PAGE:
Branding Lessons learned on September 11th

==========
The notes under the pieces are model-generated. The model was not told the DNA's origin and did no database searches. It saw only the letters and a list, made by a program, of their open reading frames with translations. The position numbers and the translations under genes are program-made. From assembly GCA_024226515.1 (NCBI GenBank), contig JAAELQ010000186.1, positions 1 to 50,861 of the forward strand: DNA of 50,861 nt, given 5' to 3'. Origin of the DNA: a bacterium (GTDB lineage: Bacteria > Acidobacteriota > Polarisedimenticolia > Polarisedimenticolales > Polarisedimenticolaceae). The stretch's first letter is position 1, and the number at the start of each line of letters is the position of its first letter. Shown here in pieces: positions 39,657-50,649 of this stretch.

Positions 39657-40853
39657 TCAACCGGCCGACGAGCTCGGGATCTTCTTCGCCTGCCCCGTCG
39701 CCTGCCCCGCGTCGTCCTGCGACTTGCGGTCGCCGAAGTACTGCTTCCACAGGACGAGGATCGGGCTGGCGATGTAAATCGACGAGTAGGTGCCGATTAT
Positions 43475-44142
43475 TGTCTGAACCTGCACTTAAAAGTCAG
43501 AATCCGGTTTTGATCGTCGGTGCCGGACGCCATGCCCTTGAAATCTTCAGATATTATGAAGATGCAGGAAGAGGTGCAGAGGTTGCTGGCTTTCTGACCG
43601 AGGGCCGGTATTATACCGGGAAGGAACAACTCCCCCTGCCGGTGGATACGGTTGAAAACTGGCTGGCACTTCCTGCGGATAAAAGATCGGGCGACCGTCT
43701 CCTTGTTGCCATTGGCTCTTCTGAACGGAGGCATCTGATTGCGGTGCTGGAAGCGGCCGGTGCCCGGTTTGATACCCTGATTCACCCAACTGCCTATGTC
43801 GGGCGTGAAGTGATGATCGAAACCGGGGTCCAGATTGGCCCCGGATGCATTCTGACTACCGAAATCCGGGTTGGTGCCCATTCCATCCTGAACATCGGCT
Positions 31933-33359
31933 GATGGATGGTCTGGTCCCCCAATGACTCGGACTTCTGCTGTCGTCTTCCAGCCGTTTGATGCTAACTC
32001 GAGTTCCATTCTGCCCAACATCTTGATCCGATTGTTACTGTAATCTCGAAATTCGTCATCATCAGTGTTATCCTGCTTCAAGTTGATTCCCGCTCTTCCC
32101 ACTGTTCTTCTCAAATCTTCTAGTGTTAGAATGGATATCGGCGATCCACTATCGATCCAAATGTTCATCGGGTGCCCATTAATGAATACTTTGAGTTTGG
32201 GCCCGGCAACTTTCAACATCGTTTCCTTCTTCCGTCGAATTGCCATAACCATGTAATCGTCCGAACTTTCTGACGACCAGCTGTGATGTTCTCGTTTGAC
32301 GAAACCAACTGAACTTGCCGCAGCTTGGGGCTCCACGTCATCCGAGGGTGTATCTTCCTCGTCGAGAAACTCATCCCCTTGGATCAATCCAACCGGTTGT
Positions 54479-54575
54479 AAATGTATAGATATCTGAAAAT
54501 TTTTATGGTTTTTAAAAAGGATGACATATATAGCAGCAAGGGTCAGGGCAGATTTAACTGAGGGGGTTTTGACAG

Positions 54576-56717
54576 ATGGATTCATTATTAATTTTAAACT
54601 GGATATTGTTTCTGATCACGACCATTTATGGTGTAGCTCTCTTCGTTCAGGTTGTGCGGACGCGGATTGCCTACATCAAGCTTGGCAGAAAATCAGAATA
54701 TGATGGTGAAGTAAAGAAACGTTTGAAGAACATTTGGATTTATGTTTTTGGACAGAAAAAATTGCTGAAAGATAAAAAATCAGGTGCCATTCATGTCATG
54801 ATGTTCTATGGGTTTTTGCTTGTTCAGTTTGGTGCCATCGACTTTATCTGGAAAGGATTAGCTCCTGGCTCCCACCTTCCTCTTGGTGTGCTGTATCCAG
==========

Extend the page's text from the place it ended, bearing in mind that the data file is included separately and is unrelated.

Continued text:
Wednesday marked the 12th anniversary of the September 11th attacks. As in previous years, it was a day of remembrance and support as people came together to reflect on that horrible event and how it changed our world forever. Many companies across the globe showed great respect for the victims and the United States with moments of silence, genuine commentary, as well as acts of generosity and kindness. There were others, however, which displayed lapses in judgment: taking advantage of the anniversary to attract attention to their own brand. It served as a sharp reminder that not every current event should be used as a promotional tool. It also reminded us that thoughtfulness and sensitivity must ultimately be the guiding forces behind any successful brand promotion. On social media, AT&T was recognized as perhaps the worst offender, blatantly using the day to get the word out about a new product. They tweeted a photo of a smartphone replacing the Twin Towers. The response was quite negative, and consumers took to their own Twitter accounts to call the move“tacky” and “disgusting.”Although AT&T quickly apologized for the misstep, at that point the damage was done. Esquire magazine accidentally placed a photo of a man falling to his death from one of the towers next to a headline about a morning commute, a disturbing image for anyone who laid eyes on it. After realizing the error, Esquire took a very different approach than AT&T’s heartfelt apology. Rather than a sentimental “sorry” for a conscious choice or poor site previewing efforts, they told folks to “Relax.” Needless to say: the damage was done. Other failed attempts of drawing attention to their brands include Waffle House tweeting “Never Forget” with no additional context directly next to the restaurant's high-resolution background image of a waffle, and HBO’s encouragement to its fans to "remember all the reasons we love NY" by watching reruns of "Sex and the City." The lesson to companies is clear: think…before you tweet or post. And consider those individuals your acts might hurt or offend. At the end of the day, you want your promotional campaign to trigger genuine emotion. Hopefully, that means curiosity, respect and interest in your brand–not sadness and disgust because you forgot a simple, yet crucial, step in your planning: be compassionate and considerate of others.

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